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Six tips for reducing taxes on investments

Alistair Berg | Digital Vision | Getty Images

The first time we meet with a new client, we ask for tax returns and quarterly investment statements that includes how much they paid for their securities. I review the return with them line by line, showing them how they are making money, and how much it is costing in taxes. W-2 income, which is money that you get from work, is very hard to control and really the only thing you can do is the 401(k) plan. Investment income is very controllable and for many successful people, their investments are costing them a fortune!

Many of our clients are in very high tax brackets, so the goal is not just focused on higher returns, but more importantly, reasonable returns in a tax-efficient manner. In New Jersey and many other states, it is possible to have a marginal tax rate with the federal and state income tax, of over 50 percent. If your investments are not tax efficient, this means you can lose half of your money from returns to Uncle Sam and friends!

Let's use as an example New Jersey, which doesn't even have the highest tax rate on investments. Here is a quick summary of the tax rates on investment income:

New Jersey marginal tax rates on investment income

Income
Federal
Surcharge
State
Total
$100,000 25% 0% 6.37% 31.37%
$250,000 33% 3.80% 6.37% 43.17%
$500,000 39.60% 3.80% 8.97% 52.37%
Source: JFL Total Wealth Management

So as you can see, the rates can get very high — even if you are not making a huge income. Having a proactive tax strategy can easily save you thousands each year.

Here are six tips for reducing the amount of money you're paying in taxes on your investments:

1.Do not buy a stock or fund unless you plan on keeping it for a year! When I review a client's Form 8949 that lists all the trades, I often find hundreds of short-term trades where they lose up to half the gain if they are right. At minimum, buy the stock for at least 1 year — or don't buy it!

2.Time your sales. If you need to sell a stock or fund because you have a large gain, review where you have losses that you can sell to offset these gains. The goal is to have losses offset all your gains plus an additional $3k that you can use to offset your regular earned income. This is known as "harvesting losses."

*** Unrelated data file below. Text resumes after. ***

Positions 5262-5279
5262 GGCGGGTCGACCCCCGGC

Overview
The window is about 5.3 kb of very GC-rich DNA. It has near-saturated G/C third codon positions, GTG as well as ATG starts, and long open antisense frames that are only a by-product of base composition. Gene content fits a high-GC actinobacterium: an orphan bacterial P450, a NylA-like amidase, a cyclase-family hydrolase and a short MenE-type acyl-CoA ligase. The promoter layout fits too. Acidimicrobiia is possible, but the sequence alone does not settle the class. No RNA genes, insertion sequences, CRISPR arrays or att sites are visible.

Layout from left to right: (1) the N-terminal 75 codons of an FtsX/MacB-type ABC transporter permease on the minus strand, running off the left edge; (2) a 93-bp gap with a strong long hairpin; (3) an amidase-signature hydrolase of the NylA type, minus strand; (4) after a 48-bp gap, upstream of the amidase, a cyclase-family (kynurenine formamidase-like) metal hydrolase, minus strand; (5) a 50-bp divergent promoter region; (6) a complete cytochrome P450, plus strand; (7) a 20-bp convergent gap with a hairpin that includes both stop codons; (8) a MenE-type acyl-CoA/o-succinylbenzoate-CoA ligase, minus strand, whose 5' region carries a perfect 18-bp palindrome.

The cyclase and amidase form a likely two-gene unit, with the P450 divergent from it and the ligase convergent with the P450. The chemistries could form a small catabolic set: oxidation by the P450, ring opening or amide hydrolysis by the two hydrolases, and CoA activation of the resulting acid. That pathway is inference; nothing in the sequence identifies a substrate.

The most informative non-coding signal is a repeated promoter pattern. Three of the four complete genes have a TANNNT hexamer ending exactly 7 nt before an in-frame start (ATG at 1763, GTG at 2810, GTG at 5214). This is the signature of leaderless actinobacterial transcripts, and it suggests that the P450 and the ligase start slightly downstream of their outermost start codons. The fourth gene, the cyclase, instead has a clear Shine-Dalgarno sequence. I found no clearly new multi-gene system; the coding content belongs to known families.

3. Reduce or eliminate taxable interest. Banks are paying almost nothing and on top of that, you are losing half of that in taxes. Look at tax-free money-market accounts and tax-free muni bonds, which generally have higher returns on an after-tax basis.

4. Sell higher-costing securities. Let's say that you have been buying Apple for years at all different prices ranging from $100 to $700. Sell specifically the $700 shares and now you have a "loss" for income-tax purposes, even though your stock is worth more than you paid for it. Most people use either "average price" or "first in, first out" and generally that increases the taxable gain.

5. Watch "turnover ratios" in mutual funds. This tells you how often a money manager turns over their portfolio. An index fund is basically zero vs. an actively-traded fund, where the ratio can be over 100 percent. At 100 percent or more, that entire gain is taxable at your highest possible rate vs. an index fund that is taxable mainly when you sell it — and at lower capital gains rates.

6. Give it away. If you are giving money to charity or family, give them appreciated stock so you do not have to pay taxes on the gain. Charities do not care if you give them dollars or doughnuts, as long as it converts into money. Family members may be able to sell the stock and pay no taxes (10- or 15-percent tax bracket), or a lower capital-gains rate than you if they are not subject to the new higher tax rates.

Jan. 1 is right around the corner. You have a few weeks to really impact your taxes for 2013, so take advantage of it. A vacation is always better when it is paid by the savings on your tax return!

— By Jerry Lynch.

Jerry Lynch is a certified financial planner and president of JFL Total Wealth Management, a registered investment-advisory firm. Follow him on Twitter @JFLJerry.

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